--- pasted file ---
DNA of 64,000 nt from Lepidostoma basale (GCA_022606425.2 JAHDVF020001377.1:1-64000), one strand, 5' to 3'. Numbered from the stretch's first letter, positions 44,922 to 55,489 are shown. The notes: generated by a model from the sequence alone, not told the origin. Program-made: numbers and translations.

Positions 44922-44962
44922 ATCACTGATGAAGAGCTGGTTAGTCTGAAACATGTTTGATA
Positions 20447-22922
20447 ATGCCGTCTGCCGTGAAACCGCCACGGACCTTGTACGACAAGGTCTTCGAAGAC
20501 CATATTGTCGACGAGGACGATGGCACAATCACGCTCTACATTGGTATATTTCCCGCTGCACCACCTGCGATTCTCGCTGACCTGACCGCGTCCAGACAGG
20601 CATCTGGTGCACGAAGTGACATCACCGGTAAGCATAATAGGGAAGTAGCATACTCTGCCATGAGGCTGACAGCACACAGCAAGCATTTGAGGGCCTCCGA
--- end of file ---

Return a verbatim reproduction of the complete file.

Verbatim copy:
DNA of 64,000 nt from Lepidostoma basale (GCA_022606425.2 JAHDVF020001377.1:1-64000), one strand, 5' to 3'. Numbered from the stretch's first letter, positions 44,922 to 55,489 are shown. The notes: generated by a model from the sequence alone, not told the origin. Program-made: numbers and translations.

Positions 44922-44962
44922 ATCACTGATGAAGAGCTGGTTAGTCTGAAACATGTTTGATA
Positions 20447-22922
20447 ATGCCGTCTGCCGTGAAACCGCCACGGACCTTGTACGACAAGGTCTTCGAAGAC
20501 CATATTGTCGACGAGGACGATGGCACAATCACGCTCTACATTGGTATATTTCCCGCTGCACCACCTGCGATTCTCGCTGACCTGACCGCGTCCAGACAGG
20601 CATCTGGTGCACGAAGTGACATCACCGGTAAGCATAATAGGGAAGTAGCATACTCTGCCATGAGGCTGACAGCACACAGCAAGCATTTGAGGGCCTCCGA